Why is Eleanor Roosevelt a role model?
Cause hes a good and trustable man.
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Eleanor Roosevelt was a kind and courageous first lady. She was the first wife of a president to have a political career of her own. She was very important in the fight for hu…man rights. She later worked in the assembly for the United Nations. . Fraklin d. Roosevelts wife first lady. She was born in New York City on October 11,1884, daughter of lovely Anna Hall and Elliott Roosevelt, Younger brother of Theodore. When her mother died in 1892, the children went to line with Grandmother Hall; her adored father died only two years later.
fights for the under dogs and never gives up she was the ladies president She worked to help women get to vote and when the suffrage passed (in 1920) she was named the US. …Delegate to the United Nations, she worked hard for peace.
Eleanor Roosevelt was a legendary women that left an epic and essential impact on history concerning women and civil rights and much more.
She was an important advisor on foreign policy.
Until Mrs. Roosevelt, every First Lady had just been a hostess, orthe president's wife, more concerned with children and domesticwork. Not Eleanor! She got out of the house an…d got things done! While her husband was working in Washington D.C., Eleanor worked ashis "front man", visiting factories and spending time with thepeople. She would go up to people and ask them what was wrong, andwhat did they need. She spoke to labor groups, and encouragedunionization; she was an outspoken proponent of civil rights forAfrican-Americans--so much so that FDR had to work hard to placateSoutherners, whom he needed to pass the New Deal. She wrote a syndicated column, "My Day", which was highly unusualfor the times. She also met regularly with female journalists, andactually had 348 press conferences; men were not admitted to thesemeetings, which was meant as a swipe at male reporters whodiscriminated against women. She also wrote columns in women'smagazines on all kinds of subjects ranging from urban poverty tocaring for babies. When World War II came along, she visited soldiers at the front andin war factories and listened to people. This same listening andcaring about people was what marked her reign as First Lady. Peoplerecognized her as being someone who represented America, an Americathat cared about other people. There is a famous cartoon at the time which shows an immigrantfamily on a ship sailing into New York Harbor. The mother ispointing to the Statue of Liberty and looking at her youngdaughter. The little girl says, "Of course I know who that is. It'sMrs. Roosevelt!" That says it all!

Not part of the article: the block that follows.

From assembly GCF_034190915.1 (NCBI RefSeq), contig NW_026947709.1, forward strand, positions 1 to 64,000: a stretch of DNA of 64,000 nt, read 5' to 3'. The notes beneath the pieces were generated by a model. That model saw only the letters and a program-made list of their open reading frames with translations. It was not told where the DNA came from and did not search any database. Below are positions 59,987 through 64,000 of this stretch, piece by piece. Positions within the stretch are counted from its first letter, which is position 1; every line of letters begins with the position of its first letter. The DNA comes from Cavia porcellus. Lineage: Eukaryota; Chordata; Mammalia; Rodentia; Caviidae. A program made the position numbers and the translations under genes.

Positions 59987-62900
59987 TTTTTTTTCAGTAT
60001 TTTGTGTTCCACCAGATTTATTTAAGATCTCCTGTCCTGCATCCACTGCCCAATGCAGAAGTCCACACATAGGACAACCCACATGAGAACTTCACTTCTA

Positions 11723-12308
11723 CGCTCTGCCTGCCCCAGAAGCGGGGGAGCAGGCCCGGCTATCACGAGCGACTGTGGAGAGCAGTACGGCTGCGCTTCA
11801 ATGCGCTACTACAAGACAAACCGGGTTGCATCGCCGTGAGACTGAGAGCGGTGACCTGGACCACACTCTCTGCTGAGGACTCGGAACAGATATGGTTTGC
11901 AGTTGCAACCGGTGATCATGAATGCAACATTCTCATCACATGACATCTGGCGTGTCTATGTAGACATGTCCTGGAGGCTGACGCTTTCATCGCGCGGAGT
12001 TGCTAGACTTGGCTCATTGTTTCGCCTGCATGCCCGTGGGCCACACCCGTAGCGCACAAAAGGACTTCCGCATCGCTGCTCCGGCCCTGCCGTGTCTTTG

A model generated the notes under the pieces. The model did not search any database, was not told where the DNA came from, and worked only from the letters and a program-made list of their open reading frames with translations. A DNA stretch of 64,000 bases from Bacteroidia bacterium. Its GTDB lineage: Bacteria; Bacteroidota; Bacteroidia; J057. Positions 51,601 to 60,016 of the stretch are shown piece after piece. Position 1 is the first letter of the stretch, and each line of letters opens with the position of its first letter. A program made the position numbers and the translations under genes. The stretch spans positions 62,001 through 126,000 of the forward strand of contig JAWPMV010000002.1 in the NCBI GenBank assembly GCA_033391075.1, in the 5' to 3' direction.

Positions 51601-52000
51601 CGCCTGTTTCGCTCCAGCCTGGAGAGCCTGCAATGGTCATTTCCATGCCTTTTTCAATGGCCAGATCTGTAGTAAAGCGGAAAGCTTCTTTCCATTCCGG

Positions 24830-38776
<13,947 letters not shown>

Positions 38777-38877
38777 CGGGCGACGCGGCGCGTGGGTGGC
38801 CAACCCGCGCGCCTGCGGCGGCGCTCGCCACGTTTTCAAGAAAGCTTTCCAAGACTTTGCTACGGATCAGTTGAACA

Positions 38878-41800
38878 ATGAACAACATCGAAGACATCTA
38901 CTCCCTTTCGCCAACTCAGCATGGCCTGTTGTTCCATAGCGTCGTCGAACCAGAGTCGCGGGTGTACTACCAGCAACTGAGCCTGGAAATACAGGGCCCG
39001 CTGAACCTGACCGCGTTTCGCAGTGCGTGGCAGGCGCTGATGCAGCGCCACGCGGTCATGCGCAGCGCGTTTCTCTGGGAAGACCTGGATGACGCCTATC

Eleanor Roosevelt was the first woman in the US. ,1933-45 . she was born in New York, October 11,1884 . she died in November 7,1962 because she had Bone Marrow Cancer.
He is a brilliant man who had tough times in his life but learned that life moves forward into the better future.
Eleanor Roosevelt was the champion of the blacks and women. She pushed to have working rights for the blacks and the women to be able to work in the war armament manufacturing… companies and other jobs to keep the people working, such as driving buses in Pittsburgh and Philadelphia. She helped them to secure jobs in the Detroit factories building planes. Many people do not realize she had to influence FDR and the Washington DC. political machine to get on the stick and let the blacks work in the military and in war jobs. She had to help the black women get jobs working in the war armament places and other businesses. Many black women had lost their positions as paid home workers. She helped them on an individual basis and mass basis. She also was a big promoter of Red Cross, The War Bonds, and the women on the home front. She influenced the government to take as many women as possible to work in the armed forces in positions traditionally done by men only. She was a very formidable woman who was very forward thinking and acting.